In 1520, a black ambassador popped up in Lisbon, having travelled via India on a Portuguese trading ship. He was a representative of the Empire of Ethiopia, a large state in East Africa that had been Christian for…literally longer than Portugal. Ethiopia followed the Oriental Orthodox rite, which makes their faith closer to the Coptic or Armenian churches than anything Westerners are usually familiar with. Ethiopia popped up every now and then on European radars, but no one was ever sure about its location or condition, and when an Ethiopian ambassador showed up in Lisbon many Christians believed that he was a servant of Prester John. While Ethiopia was not the origin of the Prester John legend, they fit the slot pretty well, and for the next two centuries the West would call the Ethiopian Emperor “Prester John” off and on – which was frankly bewildering to the rulers of this African Christian state.
Now it is time for us to meet Cristovao (English: Christopher) da Gama, because this story is really his story. The son of the great Portuguese navigator Vasco da Gama, he was born in Portugal in 1516. Cristovao barely knew his famous father, because Vasco was basically always in India and died there in 1524. The young Cristovao was largely raised by his older brother Estevao, and tagged along with his bro to India in 1532. From then on the younger da Gama, barely a man, forged a great reputation as a quick mind and a good leader. After multiple expeditions and adventures around India, he gained the esteem of his fellow Portuguese adventurers, until finally his brother tapped him for a special mission.
In 1541, Estevao da Gama was the Portuguese Viceroy of India – the post their father had once held. Estevao planned a naval venture against the Ottoman Empire in the Red Sea to try and destroy the fleet that had been ravaging the Portuguese trade routes. Placing enormous trust in his younger brother, Estevao gave Cristovao command of one of the ships on this venture. He and his fleet ventured up the Red Sea to the main Ottoman port of Suez in Egypt. There they learned to their surprise that the Ottomans knew they were coming, and after a brief fight they were repulsed. Estevao’s expedition limped home in defeat.
On his way home, though, Estevao put in at Massawa, a port on the East African coast in modern-day Eritrea. There he was greeted by a Portuguese diplomat and adventurer named Joao Bermudes, who had served at the Ethiopian court for several years. Bermudes brought terrible news: the Ethiopian Emperor was under attack by the Adal Sultanate, a Muslim state allied with the Ottomans that was making inroads into Africa. The Emperor Gelawdewos was on the ropes, and he needed help. Prester John had to be saved from the Arab invaders! What was needed was a Crusade – long after the actual Crusades were over.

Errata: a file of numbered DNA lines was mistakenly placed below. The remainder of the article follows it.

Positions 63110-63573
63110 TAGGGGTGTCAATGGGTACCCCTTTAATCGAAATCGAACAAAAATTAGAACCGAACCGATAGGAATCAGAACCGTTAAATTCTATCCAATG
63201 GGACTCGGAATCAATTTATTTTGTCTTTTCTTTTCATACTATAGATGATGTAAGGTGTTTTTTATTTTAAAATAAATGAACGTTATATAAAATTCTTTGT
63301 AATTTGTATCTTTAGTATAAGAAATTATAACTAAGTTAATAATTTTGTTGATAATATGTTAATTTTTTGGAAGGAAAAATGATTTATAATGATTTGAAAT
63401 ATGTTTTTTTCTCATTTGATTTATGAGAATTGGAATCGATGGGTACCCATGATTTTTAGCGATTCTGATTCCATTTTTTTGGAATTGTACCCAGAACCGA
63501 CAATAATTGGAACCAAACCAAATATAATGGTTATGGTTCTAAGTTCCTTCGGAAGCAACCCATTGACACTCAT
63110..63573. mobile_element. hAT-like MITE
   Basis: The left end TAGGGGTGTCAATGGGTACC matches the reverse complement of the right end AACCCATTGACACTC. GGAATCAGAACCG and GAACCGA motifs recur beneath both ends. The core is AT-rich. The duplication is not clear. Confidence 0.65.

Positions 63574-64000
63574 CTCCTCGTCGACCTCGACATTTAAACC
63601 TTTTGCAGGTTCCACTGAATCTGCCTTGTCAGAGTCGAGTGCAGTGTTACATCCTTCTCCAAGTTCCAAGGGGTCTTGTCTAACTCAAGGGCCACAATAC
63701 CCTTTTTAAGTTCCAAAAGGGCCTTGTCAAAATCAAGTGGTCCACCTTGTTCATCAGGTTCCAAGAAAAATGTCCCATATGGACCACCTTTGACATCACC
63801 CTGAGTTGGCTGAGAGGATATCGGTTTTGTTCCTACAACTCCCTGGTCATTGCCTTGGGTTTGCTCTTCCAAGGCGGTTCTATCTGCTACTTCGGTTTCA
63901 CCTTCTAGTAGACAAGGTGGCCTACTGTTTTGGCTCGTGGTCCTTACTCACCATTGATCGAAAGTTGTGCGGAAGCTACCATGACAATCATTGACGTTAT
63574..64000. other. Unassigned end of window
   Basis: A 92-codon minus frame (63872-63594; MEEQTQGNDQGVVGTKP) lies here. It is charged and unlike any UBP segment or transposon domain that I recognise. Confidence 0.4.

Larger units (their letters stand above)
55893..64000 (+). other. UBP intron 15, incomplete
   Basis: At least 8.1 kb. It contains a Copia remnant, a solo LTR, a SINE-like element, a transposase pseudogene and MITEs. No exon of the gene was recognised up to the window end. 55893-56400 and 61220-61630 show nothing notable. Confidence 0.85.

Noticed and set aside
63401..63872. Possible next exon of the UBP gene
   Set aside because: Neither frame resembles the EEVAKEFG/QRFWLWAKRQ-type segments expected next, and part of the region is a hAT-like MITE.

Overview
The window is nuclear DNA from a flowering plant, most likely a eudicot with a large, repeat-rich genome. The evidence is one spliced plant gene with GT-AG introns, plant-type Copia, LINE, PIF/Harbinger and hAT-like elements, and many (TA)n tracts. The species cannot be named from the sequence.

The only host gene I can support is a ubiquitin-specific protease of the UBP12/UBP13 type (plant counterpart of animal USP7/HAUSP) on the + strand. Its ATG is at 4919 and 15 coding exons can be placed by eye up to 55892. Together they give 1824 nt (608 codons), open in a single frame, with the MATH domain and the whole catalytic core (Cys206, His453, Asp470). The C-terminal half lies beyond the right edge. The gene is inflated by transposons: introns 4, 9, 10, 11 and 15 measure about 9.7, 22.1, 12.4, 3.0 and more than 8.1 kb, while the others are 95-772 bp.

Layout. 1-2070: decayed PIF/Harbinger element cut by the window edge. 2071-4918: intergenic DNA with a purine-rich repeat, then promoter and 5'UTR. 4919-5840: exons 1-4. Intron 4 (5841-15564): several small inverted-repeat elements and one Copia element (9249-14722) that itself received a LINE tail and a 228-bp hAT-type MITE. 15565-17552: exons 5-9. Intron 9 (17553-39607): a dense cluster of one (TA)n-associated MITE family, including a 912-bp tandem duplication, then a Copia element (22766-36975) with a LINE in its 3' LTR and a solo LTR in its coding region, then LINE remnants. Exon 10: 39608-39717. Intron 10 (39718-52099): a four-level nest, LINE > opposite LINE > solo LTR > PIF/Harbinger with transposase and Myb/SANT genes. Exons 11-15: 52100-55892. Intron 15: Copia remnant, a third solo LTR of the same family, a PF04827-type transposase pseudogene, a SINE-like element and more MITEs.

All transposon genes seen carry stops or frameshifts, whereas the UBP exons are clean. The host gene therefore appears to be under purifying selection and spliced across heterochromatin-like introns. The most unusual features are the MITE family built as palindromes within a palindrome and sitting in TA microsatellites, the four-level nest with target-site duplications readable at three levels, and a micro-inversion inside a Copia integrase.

After what must have been a fraught conversation with his subordinates, Estevao decided that the Christians of the world needed to save Prester John, and since they were the only ones around they would have to be the ones to do it. To lead the expedition, he tapped his brother – the 24-year old Cristovao da Gama. Out of the force intended to attack Suez, the Da Gama brothers cobbled together 400 Portuguese soldiers, handpicked men chosen for their skill in engineering or combat, along with about 100 slaves. They were armed to the teeth, with several cannon, a thousand arquebus muskets, and a thousand more pikes – and of course, they all had steel armor and swords. With them went a chronicler named Miguel de Castanhoso, who would record the whole adventure.
Cristovao and his tiny army began the long march south on July 9, 1541. On the march, they learned that Ethiopia was BADLY losing the war. All the territory they passed through was controlled by the Adal Sultanate and its ferocious general, the imam-turned-marauder Ahmed Ibrahim. Cristovao finally made contact with the Ethiopian governor in the north, who told him that the Queen Seble Wongel was isolated and cut off in the nearby fortress of Debre Damo, besieged by the Adal.
So Cristovao (get this) took 100 men, liberated Debre Damo, rescued the Queen of Ethiopia and brought them back to his camp where the Portuguese treated them with utmost respect. Queen Seble had been leading the war effort in the north, and her mother had been killed by the Adal. Due to the fortunes of war she had been cut off from her son, the Emperor Gelawdewos, and she knew that these Portuguese could turn the tide of the war if they linked up with her son’s forces. They were few, but they had advanced weapons and discipline that could not be matched anywhere in East Africa. To ensure that they had a fallback position, Cristovao left a large number of guns and ammo in Debre Damo as a weapons cache. This will be important later.
As 1541 turned into 1542, Cristovao and his crusaders ventured farther south into Ethiopia, hundreds of miles into hostile country, when they came across some of the Imam’s troops fortified on a hill. From this hill, they raided the countryside and inflicted great suffering on the local people. Queen Seble urged Cristovao to pass by the fortress, but Cristovao could not stand by while the people of Ethiopia suffered. Even though he had only 400 men to the enemy’s 1500, he launched a rapid attack, and at the Battle of Bacente utterly routed the Adal men, losing only eight soldiers.